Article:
Sri Ramakrishna Paramahamsa Tells Stories: The Vastness of God’s Creation or the Parable of the Frog in the Well

Sri Ramakrishna Paramahamsa

Sri Ramakrishna Paramahamsa (1836–1886,) the eminent Hindu mystic of 19th-century India, used stories and parables to portray the core elements of his philosophy. The meaning of Sri Ramakrishna Paramahamsa’s stories and parables are usually not explicitly stated. The meanings are not intended to be mysterious or confidential but are, in contrast, quite uncomplicated and obvious.

In the Hindu and other traditions of the major religions of the world, parables form the language of the wise for enlightening the simple, just as well as they form the language of the simple for enlightening the wise.

The Parable of the Frog in the Well

A frog lived in a well. It had lived there for a long time. It was born and brought up there. Moreover, it was a small little frog.

One day another frog that lived in the sea came upon the first frog. The frog of the well asked the newcomer, “Whence are you?”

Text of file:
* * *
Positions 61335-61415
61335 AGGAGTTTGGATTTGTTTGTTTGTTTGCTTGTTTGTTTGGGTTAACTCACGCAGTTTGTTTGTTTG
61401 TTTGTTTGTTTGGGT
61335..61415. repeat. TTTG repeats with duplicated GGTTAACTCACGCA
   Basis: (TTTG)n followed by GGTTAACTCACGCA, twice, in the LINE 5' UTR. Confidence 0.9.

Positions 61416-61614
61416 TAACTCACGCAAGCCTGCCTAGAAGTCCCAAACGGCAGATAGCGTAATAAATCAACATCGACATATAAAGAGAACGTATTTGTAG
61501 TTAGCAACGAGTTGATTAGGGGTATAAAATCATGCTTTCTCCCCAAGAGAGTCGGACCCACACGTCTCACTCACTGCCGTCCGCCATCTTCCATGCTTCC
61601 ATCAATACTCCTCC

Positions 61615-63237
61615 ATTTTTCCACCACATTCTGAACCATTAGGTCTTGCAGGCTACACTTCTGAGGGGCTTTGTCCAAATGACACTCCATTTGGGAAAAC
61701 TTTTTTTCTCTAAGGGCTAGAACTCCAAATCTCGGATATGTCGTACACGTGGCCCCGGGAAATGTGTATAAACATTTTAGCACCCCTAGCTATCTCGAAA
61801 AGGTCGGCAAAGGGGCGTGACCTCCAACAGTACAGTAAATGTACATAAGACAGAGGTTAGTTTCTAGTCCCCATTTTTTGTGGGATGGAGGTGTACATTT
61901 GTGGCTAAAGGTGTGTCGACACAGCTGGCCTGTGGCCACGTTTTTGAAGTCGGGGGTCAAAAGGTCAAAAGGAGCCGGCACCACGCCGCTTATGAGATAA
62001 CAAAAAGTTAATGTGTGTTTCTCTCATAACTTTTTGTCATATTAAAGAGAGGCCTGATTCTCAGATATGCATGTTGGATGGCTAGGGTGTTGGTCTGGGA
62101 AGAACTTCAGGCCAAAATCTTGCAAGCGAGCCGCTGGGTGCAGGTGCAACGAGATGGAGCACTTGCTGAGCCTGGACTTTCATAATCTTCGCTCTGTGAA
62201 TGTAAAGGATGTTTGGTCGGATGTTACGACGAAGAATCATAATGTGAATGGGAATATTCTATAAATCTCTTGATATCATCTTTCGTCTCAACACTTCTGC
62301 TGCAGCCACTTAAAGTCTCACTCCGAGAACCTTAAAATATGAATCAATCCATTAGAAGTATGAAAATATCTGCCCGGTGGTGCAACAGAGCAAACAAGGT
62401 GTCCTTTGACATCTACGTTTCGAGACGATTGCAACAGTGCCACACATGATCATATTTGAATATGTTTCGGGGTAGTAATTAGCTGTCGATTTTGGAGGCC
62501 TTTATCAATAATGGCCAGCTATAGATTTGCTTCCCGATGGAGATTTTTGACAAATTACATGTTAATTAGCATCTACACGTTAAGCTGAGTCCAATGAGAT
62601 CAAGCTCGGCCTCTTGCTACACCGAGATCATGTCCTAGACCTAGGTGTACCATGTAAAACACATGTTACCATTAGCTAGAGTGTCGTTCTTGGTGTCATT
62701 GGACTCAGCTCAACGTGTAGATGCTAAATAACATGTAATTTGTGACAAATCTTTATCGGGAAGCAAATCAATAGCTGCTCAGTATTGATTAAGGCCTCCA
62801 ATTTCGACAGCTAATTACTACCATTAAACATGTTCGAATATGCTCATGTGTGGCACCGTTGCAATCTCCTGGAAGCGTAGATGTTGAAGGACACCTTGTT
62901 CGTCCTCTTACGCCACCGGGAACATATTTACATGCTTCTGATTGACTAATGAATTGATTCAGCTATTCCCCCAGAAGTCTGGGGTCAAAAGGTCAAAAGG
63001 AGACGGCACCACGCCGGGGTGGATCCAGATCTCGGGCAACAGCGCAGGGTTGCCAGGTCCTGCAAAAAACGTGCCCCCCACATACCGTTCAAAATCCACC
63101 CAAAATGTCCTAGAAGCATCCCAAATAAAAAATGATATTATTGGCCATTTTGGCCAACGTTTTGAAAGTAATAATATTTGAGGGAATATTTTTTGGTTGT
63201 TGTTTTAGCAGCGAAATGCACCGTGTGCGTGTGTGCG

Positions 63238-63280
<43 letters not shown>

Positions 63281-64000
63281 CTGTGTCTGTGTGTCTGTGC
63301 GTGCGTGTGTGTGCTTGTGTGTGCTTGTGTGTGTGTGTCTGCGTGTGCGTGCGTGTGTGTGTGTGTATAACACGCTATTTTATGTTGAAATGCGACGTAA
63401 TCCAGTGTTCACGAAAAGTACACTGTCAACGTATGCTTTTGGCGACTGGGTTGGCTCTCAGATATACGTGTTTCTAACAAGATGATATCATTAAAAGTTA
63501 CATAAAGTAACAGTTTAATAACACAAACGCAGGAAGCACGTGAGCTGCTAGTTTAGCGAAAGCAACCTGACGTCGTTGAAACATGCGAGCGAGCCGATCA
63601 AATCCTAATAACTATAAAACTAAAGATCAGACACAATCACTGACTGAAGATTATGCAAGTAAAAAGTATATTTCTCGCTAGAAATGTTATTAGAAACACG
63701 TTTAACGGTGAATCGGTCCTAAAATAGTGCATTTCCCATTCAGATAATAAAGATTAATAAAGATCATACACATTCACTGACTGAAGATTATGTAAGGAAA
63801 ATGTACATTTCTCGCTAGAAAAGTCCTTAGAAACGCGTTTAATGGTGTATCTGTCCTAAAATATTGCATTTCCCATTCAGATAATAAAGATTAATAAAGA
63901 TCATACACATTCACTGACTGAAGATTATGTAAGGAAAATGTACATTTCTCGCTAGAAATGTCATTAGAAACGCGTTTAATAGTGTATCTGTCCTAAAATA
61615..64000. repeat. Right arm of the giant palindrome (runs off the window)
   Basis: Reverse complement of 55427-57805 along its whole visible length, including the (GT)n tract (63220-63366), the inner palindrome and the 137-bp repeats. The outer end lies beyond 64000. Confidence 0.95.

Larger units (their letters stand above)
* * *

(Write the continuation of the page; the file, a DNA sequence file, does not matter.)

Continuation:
The frog of the sea replied, “I am from the sea.”

The frog of the well questioned, “The sea! How big is that?”

The frog of the sea said, “It is very big.”

The frog of the well stretched its legs and questioned, “Ah! Is your sea so big?”

The frog of the sea said, “It is much bigger.”

The frog of the well then took a leap from one side of the well to the other and asked, “Is it as big as this, my well?”

“My friend,” said the frog of the sea, “how can you compare the sea with your well?”

The frog of the well asserted, “No, there can never be anything bigger than my well. Indeed, nothing can be bigger than this! This fellow is a liar, he must be turned out.”

Sri Ramakrishna Paramahamsa concluded, “Such is the case with every narrow-minded man. Sitting in his own little well, he thinks that the whole world is no bigger than his well.”

Sri Ramakrishna Paramahamsa once said, “If you first fortify yourself with the true knowledge of the Universal Self, and then live in the midst of wealth and worldliness, surely they will in no way affect you.”

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